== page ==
April 11, 2024

*ACTION* Tell Treasury what you think about FBAR

The US Department of Treasury is hosting an open comment period on the FBAR. This is a critical opportunity for your voice to be heard about the tax compliance nightmare suffered by Americans abroad.

Here’s all you need to do: 

  1. Go to the relevant US Government page at this link.
  2. Leave a comment! The more personal the better.

Comments close April 29, so be sure to submit before the deadline.

Thanks for your help!! 

DA Global Taxation Task Force

Please share this with any friend or family member that might be interested in submitting a formal comment!

If you're not sure what to say then feel free to use the template below (but the more personal the better!):

FBAR information collection from U.S. citizens who reside outside the United States is an undue burden due to lack of awareness, confusion of filing requirements, and definitions - even tax professionals aren’t aware of the filing requirements, which puts taxpayers at risk of disproportionately high penalties.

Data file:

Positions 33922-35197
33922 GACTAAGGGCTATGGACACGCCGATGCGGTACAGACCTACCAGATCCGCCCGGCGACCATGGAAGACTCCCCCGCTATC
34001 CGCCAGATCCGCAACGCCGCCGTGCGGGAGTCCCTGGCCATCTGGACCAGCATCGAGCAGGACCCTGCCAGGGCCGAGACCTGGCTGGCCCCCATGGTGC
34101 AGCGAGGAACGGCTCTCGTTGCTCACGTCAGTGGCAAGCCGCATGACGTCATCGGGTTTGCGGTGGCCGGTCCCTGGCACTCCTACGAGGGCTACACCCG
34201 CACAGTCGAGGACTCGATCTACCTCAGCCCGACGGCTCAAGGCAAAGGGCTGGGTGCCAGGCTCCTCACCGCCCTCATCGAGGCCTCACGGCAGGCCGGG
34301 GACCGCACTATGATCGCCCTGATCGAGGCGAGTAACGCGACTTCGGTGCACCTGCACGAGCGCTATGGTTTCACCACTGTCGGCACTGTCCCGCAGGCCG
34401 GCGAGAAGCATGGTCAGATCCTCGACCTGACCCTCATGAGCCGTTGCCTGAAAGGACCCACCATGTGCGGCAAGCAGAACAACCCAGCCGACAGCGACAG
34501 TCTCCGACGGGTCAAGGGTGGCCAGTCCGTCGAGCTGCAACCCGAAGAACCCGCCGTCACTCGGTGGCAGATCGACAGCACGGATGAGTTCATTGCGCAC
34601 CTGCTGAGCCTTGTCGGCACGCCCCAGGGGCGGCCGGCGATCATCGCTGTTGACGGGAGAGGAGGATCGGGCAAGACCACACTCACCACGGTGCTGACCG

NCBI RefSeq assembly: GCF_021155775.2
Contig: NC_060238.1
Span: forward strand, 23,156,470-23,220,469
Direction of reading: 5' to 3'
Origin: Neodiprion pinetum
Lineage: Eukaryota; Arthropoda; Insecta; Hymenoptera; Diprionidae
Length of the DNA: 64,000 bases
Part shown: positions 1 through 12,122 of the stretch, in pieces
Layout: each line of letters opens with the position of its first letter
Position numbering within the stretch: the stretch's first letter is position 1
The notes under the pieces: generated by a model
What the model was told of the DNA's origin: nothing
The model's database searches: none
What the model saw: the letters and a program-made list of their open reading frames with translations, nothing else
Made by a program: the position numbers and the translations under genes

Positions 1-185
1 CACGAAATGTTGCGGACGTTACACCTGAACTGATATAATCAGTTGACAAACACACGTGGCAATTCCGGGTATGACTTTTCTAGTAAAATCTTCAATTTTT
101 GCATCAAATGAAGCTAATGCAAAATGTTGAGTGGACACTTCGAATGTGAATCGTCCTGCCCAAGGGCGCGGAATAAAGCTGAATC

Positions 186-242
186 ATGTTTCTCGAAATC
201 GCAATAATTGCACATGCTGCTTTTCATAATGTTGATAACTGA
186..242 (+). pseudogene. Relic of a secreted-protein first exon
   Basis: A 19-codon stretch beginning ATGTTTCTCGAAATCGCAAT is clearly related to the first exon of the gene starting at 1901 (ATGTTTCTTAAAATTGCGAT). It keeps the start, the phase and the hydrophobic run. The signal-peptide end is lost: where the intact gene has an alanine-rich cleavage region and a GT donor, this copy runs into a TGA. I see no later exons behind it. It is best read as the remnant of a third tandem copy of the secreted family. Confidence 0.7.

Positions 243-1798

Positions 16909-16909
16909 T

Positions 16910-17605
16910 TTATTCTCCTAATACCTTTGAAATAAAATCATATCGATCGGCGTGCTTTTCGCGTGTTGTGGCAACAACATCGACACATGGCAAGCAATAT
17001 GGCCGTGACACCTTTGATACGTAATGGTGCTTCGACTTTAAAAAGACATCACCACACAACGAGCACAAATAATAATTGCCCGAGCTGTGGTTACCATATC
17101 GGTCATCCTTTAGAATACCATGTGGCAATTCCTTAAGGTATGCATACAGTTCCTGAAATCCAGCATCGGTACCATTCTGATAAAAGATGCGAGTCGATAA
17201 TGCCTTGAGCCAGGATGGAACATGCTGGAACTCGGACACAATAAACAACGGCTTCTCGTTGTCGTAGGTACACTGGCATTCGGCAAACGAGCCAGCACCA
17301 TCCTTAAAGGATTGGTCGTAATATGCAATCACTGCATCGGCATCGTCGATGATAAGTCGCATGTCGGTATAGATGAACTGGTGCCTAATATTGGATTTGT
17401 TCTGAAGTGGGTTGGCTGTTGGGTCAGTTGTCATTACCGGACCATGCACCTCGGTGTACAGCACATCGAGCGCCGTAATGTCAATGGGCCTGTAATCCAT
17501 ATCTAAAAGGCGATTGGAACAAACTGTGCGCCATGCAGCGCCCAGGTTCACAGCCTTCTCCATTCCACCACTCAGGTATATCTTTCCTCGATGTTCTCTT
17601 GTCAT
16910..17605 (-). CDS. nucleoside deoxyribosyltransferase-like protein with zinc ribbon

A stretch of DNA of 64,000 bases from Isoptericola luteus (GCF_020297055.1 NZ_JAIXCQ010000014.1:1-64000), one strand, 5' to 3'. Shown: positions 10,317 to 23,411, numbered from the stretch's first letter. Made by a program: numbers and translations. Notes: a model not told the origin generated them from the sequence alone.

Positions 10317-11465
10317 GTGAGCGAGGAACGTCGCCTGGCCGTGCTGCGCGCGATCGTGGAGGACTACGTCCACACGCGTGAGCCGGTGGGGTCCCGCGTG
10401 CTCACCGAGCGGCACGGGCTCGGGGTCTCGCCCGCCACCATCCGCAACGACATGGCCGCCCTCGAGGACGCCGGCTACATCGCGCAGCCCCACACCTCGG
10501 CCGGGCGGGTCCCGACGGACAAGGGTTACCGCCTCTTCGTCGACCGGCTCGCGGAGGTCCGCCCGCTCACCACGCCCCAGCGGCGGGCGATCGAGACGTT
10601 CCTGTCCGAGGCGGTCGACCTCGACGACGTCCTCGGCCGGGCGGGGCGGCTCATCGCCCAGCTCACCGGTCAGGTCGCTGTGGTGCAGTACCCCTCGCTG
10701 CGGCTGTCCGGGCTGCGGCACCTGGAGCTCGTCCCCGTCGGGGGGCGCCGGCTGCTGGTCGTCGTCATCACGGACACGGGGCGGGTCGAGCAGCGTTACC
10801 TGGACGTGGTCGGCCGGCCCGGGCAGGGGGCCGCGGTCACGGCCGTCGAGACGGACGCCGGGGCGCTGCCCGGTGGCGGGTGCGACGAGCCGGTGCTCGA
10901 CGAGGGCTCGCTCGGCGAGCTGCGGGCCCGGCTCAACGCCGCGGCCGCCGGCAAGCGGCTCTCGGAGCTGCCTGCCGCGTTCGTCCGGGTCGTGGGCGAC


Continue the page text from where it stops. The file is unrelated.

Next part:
The FBAR exists to catch overseas money laundering, but often ends up ensnaring US citizens  abroad who need a basic bank account in order to receive salary, pay their bills, and live a normal life. These aren’t money launderers, they’re innocent Americans who happen to live abroad. The FBAR should exclude Americans abroad to reduce the signal-to-noise ratio so Treasury can devote its resources to the actual overseas money launders.

Additionally, the extremely low $10,000 filing threshold has been in place since 1970. It is overdue for an update to at the very least be indexed to inflation, which would be $79,000 for 2024. Innocent people who go over the threshold as a one-off buying their first home or paying school tuition fees are unaware of the FBAR, don’t file, then face risk of penalties. People who have heard of the FBAR are scared to death of doing it incorrectly since instructions are confusing - even tax professionals recommend over-reporting “just in case”.

This unfair treatment is a symptom of the overall problem - Americans abroad are treated as collateral damage in the war against overseas tax evasion and money laundering. The IRS recognizes Americans abroad as an underserved community. Surely that would mean that the FBAR is long overdue for review given that it is a massively complicated filing requirement that hasn't changed for over 50 years.

Instead of threatening innocent Americans abroad with life-altering penalties and burdensome filing requirements, the Department of Treasury should work with Congress to bring the US into line with the entire rest of the world in the way it taxes its expats.